WHAT IS BULLYING?
DIFFERENCES BETWEEN THE STATUTORY DEFINITION OF "HIB" AND THE RESEARCH-BASED DEFINITION OF "CLASSICAL BULLYING"
Note: This page is the gateway to a technical discussion of scientific, classical, and applied definitions vs New Jersey statutory definitions of bullying and for discussions of implementation issues pertaining to New Jersey law; if you are looking for a basic definition of bullying, or basic information about bullying, click here

Differences between Statutory "HIB" and "Classical Bullying."

The statutory definition of "Harassment, Intimidation, or Bullying" (HIB) in the New Jersey Anti-Bullying Bill of Rights (ABR) is different from the definition of "bullying" on which evidence-based practices are based. In other words, "statutory HIB" is not the same as "classical bullying." The two definitions are not mutually exclusive; they do overlap, such that there are are behaviors that fit both definitions. However, there are also behaviors that are "bullying" in the eyes of anti-bullying experts, but not "HIB" under the law, and there are behaviors that are "HIB" under the law, but are not the types of behaviors that evidence-based anti-bullying practices can effectively address. This creates a great deal of confusion, because legal advice and evidence-based expert advice really apply to different sets of behaviors.

Click on the blue titles below to view different definitions of bullying, and to find a table that shows the differences between the evidence-based scientific definition of bullying and the New Jersey statutory definition of HIB.

Although it might seem that the way to reduce confusion would be to bring the statutory definition of HIB into line with the classical definition of bullying, this would involve adding criteria like "power imbalance" and "one-sidedness" to the statutory definition. For a variety of reasons, this type of legislative change would undercut the ability of the ABR to protect students. A discussion of these issues is outside the scope of this website, although interested readers are referred to the page on Power Imbalance, the page on Conflict vs. Bullying, the page on Intent vs. Impact, and the page on "Distinguishing Characteristics," for discussions of these specific differences between statutory and classical definitions, and may contact Spectrum Diversity to request a copy of the working paper "Falling Apples," in which these issues are discussed in detail.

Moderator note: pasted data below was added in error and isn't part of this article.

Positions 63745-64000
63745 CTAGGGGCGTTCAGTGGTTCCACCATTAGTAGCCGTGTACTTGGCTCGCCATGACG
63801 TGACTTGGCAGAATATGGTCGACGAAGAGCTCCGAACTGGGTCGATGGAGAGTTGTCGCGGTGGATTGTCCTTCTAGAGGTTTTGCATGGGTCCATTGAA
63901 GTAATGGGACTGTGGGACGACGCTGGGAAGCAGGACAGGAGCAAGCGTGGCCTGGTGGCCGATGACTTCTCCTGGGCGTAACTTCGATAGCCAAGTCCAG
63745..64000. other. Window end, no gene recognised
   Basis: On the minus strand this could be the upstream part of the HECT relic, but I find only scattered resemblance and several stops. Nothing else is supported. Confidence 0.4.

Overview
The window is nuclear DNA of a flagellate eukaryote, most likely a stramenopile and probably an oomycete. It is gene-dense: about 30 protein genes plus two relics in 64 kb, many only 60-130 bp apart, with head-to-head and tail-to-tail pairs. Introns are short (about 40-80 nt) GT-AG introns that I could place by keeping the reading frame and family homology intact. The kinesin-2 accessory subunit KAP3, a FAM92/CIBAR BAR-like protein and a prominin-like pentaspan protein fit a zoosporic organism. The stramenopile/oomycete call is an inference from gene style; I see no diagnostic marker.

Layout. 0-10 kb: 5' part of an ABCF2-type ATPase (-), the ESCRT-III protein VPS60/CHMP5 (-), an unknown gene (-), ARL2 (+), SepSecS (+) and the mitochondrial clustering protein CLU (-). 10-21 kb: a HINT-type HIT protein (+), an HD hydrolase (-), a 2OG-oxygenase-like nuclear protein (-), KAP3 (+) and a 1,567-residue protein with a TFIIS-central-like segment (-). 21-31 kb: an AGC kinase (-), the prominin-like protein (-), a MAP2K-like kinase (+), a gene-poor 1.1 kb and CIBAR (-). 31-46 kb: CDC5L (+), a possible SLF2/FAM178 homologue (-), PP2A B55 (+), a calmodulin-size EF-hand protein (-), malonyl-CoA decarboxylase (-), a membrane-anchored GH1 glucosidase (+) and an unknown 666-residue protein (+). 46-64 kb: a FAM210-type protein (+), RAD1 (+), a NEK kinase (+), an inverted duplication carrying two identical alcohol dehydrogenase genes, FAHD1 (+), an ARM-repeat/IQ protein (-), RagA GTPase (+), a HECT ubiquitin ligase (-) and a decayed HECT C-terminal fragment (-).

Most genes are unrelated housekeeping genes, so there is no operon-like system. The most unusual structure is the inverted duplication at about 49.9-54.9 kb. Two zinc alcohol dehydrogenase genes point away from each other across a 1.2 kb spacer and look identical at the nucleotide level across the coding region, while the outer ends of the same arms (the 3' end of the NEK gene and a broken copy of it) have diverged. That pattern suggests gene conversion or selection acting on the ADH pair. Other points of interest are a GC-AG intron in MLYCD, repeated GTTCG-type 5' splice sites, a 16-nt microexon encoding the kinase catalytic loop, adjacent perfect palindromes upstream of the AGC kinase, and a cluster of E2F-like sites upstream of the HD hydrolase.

ABR Statutory Definition of HIB Click here for information

The wording of N.J.S.A. 18A:37-14 is as follows:

"Harassment, intimidation or bullying" means any gesture, any written, verbal or physical act, or any electronic communication, whether it be a single incident or a series of incidents, that is reasonably perceived as being motivated either by any actual or perceived characteristic, such as race, color, religion, ancestry, national origin, gender, sexual orientation, gender identity and expression, or a mental, physical or sensory disability, or by any other distinguishing characteristic, that takes place on school property, at any school-sponsored function, on a school bus, or off school grounds as provided for in section 16 of P.L.2010, c.122 (C.18A:37-15.3), that substantially disrupts or interferes with the orderly operation of the school or the rights of other students and that:

  1. a reasonable person should know, under the circumstances, will have the effect of physically or emotionally harming a student or damaging the student's property, or placing a student in reasonable fear of physical or emotional harm to his person or damage to his property;
  2. has the effect of insulting or demeaning any student or group of students; or
  3. creates a hostile educational environment for the student by interfering with a student's education or by severely or pervasively causing physical or emotional harm to the student.
NJ DOE Description of Conflict vs Bullying Click here for information

In the Guidance document issued by the New Jersey Department of Education (NJ DOE) in 2011, the Introduction provides an overview in which bullying is defined.  The guidance document first provides a bulleted recitation of the statutory language in N.J.S.A. 18A:37-14 and then, on the next page (p.3), offers this explanation:

Bullying vs. Conflict – Bullying is not a phase young people must endure or outgrow.  Bullying is not a conflict between students or among groups of students.  Conflict is a mutually competitive or opposing action or engagement, including a disagreement, an argument or a fight which is a normal part of human development.  Bullying is one-sided, where one or more students are victims of one or more person’s aggression, which is intended to physically or emotionally hurt the victim(s).

CDC/US DOE "Federal Definition of Bullying" Click here for information

The “Uniform Definition” of bullying, published in 2014 by the National Center for Injury Prevention and Control, the Centers for Disease Control and Prevention (CDC), and the United States Department of Education (US DOE), is a scientific definition of bullying that has emerged from decades of research on bullying.  It reflects a degree of consensus among researchers over the elements that define “bullying” for the purpose of the collection of data on bullying: